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Member since: Sat May 15, 2010, 04:48 PM
Number of posts: 4,729

Journal Archives

A white male mayoral candidate . . .

. . . married to an African American woman who considered herself a lesbian when they met, with two biracial children, is surging in the polls. God, I love New York at times like this!

Meet the de Blasio family: daughter Chiara, son Dante, mother Chirlane McCray and father Bill!

Posted by markpkessinger | Sun Sep 8, 2013, 12:05 AM (2 replies)

On a much needed lighter note, here's a gem for all of us, no matter where we stand on Syria . . .

. . . There's a wingnut page on Facebook named, "Impeach Obama." Most of us have probably seen, or at least heard about, the Andy Borowits piece in the New Yorker titled, "G20 Ends Abruptly as Obama Calls Putin a Jackass." So the Wingnut page Impeach Obama posts the Borowitz piece on its page -- failing to understand that it was satire! Here's the link to the posting:



Posted by markpkessinger | Sat Sep 7, 2013, 06:15 PM (1 replies)

Regime Change and its Unintended Consequences -- or have we forgotten arleady?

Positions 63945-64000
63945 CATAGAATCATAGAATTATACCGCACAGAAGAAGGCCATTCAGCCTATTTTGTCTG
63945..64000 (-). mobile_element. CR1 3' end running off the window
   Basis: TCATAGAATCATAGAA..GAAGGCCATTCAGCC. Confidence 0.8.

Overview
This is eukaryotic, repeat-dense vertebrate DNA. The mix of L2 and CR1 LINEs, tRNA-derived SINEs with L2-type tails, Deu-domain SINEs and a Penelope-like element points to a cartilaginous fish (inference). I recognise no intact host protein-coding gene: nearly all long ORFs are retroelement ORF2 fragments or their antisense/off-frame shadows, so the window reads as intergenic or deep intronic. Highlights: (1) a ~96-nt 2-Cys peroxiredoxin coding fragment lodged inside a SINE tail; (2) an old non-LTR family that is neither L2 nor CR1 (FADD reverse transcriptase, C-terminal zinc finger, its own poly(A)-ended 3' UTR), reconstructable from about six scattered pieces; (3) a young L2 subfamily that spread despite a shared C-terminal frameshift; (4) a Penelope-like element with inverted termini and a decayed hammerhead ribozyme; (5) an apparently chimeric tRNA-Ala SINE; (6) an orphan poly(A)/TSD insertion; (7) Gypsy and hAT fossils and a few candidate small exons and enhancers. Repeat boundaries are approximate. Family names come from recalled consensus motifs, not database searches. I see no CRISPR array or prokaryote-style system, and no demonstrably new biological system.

The last time we decided to effect regime change for the 'benefit' of a Middle Eastern country, it was Saddam Hussein. Now, Hussein was surely every bit as brutal a dictator as Bashar al Assad. But here's the thing: in removing Saddam, one of the unintended consequences was that we would up creating a geopolitical power vacuum in the region, which in turn resulted in Iran rushing in to fill the void, and becoming a major power-broker in the region in a way that it never had been previously. And horrible as both of these men are/were, the one thing they had in common was they both at least maintained a secular government in their respective countries, as opposed to a government by fundamentalist clerics. Syria, like Iraq, is a culturally complex country. And taking out Assad without having a clear idea what or who will replace him is, from the standpoint of U.S. security interests, sheer madness.
Posted by markpkessinger | Sat Sep 7, 2013, 09:00 AM (0 replies)

Here is what the President could say to the nation on Tuesday that would go a long way towards...

... restoring my confidence in him as President. I thought of this when I was thinking about what the President would say to the nation on Tuesday. I really think he should not continue to try to sell us on his strategy. The American people are opposed, and are really pretty clear about why they are opposed. They have heard the President's argument, and they understand it. They simply disagree with it. So then I began wondering, what would I like to hear from the President? What would help restore some confidence in him as a leader. Here is what I came up with.